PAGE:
While many other caucus-goers said they would back Mr Trump, even those who were less certain about who to support said it was difficult to see another Republican candidate emerging victorious.
Bryan Moon, who owns a bar in West Des Moines, said he was still making up his mind.
“I like all of our candidates,” he said. “If we could just make a super candidate where I could take a bit from this one, and a bit from that one, I’d be happy. But it doesn’t work that way.”
When asked why Mr Trump was polling so strongly in the state, he said: “For being a billionaire, he’s really an everyday man. He likes coming out, he’s engaging, self-deprecating, and I think that helps make a connection with people in Iowa.”
Those supporting other candidates, such as Mr DeSantis and Ms Haley, often expressed a desire for something new. Many said they wanted a change in tone or a fresh start after a long period where Mr Trump has never been far from the headlines.
Ronald Forsell, 34, a lifelong Republican based in Dallas County, in the centre of the state, said Ms Haley represented a chance for the Republican Party to hit the reset button.
“We need to get out of this sort of era that’s just dominated by what somebody tweeted, or grievances,” he said.
“It just feels like the last six, eight years we’ve been moving from one crisis to another and I just think that she presents an opportunity, an ability to really have substantive discussions about issues.”
“I think she’ll be able to bring a lot of people back to the Republican Party who have just been turned off the last couple of years.”
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Jennifer Turner, 41, from Urbandale is a Ron DeSantis supporter.
She said she admired what Mr DeSantis had done in Florida, including his opposition to Covid lockdowns and ban on the teaching of gender identity in schools.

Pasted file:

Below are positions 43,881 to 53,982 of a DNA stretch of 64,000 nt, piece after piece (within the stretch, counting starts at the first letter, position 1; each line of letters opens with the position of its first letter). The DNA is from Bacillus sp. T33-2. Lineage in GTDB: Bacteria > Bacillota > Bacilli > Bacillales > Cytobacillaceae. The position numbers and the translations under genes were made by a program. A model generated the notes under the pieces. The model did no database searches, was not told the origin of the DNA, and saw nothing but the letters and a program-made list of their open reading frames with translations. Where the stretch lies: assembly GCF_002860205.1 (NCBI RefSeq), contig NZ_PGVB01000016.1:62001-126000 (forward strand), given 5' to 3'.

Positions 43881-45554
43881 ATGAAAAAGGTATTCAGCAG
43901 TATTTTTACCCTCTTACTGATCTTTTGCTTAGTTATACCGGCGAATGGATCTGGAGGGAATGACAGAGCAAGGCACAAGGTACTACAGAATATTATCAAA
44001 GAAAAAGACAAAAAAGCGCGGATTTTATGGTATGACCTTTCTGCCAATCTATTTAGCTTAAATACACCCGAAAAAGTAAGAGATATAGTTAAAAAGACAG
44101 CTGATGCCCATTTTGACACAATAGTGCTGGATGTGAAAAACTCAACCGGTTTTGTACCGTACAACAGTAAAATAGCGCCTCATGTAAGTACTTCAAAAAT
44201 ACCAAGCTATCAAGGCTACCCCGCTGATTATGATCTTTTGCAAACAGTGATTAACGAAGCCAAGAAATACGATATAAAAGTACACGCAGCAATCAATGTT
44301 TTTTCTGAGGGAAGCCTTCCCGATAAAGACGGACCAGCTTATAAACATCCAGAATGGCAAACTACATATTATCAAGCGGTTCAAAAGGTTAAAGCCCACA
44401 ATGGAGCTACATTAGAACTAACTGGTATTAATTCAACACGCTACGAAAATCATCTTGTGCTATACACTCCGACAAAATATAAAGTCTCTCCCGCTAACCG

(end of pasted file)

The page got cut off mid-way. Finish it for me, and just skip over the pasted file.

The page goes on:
“Donald Trump would have been my other candidate, but all he focuses on is what he did. I don’t hear about what he’s going to do or how he’s going to accomplish it,” she said.
“A lot of grassroots people were huge Trump supporters. But I’m seeing them jump ship,” she said. “Some people that I never believed would leave Donald Trump are saying they’re off that wagon.”
Other Iowan Republicans made clear that their eyes are already firmly locked on November – when their candidate will almost certainly face President Joe Biden, a Democrat, in the general election.
Mary Weston, 23, lives in Linn County in the eastern side of the state. She said she would vote for one of Mr Trump, Ms Haley or Mr DeSantis but mostly wanted to caucus for the candidate with the best chance of beating Mr Biden.
Whomever won, she would support them “1,000%”. But Ms Weston made clear she felt it would not be an easy task for the Republican Party to stitch together a broad coalition of voters at the national level in order to win the White House.
“I think it’s going to take a bit more effort to sway the moderates and independents and libertarians. I think they have to work hard to do that,” Ms Weston said.
“That will be the only way Republicans can win.”
Additional reporting by Bernd Debusmann Jr and Holly Honderich in Iowa